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Federal Reserve Printing Money Again   August 10th, 2010
It took longer than I expected, but they're finally back at it       


More observations...

Today the Federal Reserve announced its intention to start printing money again. Luckily it won't print that much. It'll just be maybe a "modest" $100 billion this time, no big deal.

At the end of its meeting Tuesday, the Fed said it will use money from its investments in mortgage securities to buy government debt on a small scale.

When the Federal Reserve "buys government debt," it means we're printing money again.

Not surprisingly, Obama's "stimulus" bill hasn't done much to spark a real recovery. Most conservatives predicted that, including myself here and here--both of which I wrote over a year ago. But the stimulus bill was so large that, for 6 months last year, the Federal Reserve printed $300 billion to fund the excessive government spending.

In March of 2009 I wrote:

Also note that this is just an announcement of what the Federal Reserve intends to do over the next six months. In order to continue funding the deficit spending, it's a pretty safe assumption that the Federal Reserve will end up printing some more money after that.

That's where we are now. I'll admit that the Federal Reserve got away with sort of not printing money for longer than I expected. I say "sort of" because the Federal Reserve's intervention in the housing market was essentially the same as printing money. But I did think they'd get back to printing money to buy federal debt much sooner.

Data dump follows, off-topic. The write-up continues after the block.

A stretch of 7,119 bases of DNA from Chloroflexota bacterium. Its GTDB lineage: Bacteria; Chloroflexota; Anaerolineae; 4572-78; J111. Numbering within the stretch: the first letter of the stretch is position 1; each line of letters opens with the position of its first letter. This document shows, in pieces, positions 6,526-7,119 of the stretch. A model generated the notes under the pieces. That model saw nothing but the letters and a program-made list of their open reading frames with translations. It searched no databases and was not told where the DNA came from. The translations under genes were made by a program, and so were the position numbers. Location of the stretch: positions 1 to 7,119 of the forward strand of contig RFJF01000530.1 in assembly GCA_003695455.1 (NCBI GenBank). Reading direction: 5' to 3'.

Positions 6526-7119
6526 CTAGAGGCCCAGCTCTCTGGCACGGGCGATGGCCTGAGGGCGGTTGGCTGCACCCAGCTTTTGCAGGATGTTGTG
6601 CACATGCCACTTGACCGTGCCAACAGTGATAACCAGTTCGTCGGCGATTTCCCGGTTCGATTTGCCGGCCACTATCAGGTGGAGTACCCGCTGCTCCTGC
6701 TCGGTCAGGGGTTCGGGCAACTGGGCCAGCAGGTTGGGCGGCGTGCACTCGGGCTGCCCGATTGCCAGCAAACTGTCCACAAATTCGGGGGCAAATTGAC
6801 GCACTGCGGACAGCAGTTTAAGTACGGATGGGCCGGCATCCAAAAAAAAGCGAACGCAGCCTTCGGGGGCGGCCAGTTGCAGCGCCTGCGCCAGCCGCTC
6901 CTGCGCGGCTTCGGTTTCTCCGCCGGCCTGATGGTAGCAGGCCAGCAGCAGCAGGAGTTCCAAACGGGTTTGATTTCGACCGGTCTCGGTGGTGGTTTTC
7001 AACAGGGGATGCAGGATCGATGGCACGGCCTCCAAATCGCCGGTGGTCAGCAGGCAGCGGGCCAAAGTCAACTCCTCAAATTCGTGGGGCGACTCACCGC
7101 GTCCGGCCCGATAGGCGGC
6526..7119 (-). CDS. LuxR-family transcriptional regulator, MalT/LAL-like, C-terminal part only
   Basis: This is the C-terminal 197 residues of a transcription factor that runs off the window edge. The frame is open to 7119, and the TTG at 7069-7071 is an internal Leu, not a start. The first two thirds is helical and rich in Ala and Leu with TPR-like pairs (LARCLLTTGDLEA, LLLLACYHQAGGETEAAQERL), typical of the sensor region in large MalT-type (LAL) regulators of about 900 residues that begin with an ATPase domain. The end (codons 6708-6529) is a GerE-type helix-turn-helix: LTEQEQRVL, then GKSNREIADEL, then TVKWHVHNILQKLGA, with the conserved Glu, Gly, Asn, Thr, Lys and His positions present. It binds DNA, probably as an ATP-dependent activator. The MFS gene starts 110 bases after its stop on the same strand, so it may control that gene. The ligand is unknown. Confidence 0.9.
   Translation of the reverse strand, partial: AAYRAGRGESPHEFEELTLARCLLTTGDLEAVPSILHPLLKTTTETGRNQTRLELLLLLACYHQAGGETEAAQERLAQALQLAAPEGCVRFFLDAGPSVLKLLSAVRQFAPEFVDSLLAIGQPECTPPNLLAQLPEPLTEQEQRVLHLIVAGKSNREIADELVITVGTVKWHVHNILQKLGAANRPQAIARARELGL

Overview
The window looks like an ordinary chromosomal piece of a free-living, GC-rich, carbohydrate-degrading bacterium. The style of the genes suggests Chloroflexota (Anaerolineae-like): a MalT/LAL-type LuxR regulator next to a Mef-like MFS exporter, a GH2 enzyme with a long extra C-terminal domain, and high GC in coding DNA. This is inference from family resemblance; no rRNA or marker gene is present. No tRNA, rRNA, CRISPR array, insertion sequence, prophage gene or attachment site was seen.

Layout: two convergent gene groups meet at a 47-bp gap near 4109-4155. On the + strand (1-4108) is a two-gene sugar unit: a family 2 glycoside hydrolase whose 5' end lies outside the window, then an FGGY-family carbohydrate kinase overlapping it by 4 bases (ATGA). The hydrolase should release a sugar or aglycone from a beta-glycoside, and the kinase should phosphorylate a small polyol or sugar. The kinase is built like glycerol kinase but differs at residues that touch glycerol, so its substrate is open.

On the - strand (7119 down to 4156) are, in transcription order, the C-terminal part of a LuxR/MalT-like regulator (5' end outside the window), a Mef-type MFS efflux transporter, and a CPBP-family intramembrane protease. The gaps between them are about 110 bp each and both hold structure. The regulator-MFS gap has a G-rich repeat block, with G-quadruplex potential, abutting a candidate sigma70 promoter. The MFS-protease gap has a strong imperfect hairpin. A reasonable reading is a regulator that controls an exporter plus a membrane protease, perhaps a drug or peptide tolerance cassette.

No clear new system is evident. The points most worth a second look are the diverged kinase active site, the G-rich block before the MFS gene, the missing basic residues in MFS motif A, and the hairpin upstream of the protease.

However, the Fed's intervention in the housing market essentially ended at the end of March and Obama's stimulus package continues to fail, so it's not surprising that just over four months later the Federal Reserve has to once again resorted to printing money to pay for Obama's spending.

And there should be no doubt that this is to pay for Obama's spending rather than much of any other reason:

That could help nudge down long-term rates on mortgages and corporate debt but wouldn't have a dramatic impact...

Economists doubt the Fed can turn around the economy on its own. Some believe additional help from Congress is needed.

"Additional help from Congress" means more government spending. Apparently the Federal Reserve doesn't think that pumping money into the economy via the housing market is going to make people spend money; so they want to prime the pump and make another $100 billion available for Congress to spend directly.

It's looking increasingly like "Stimulus 2" is coming soon.

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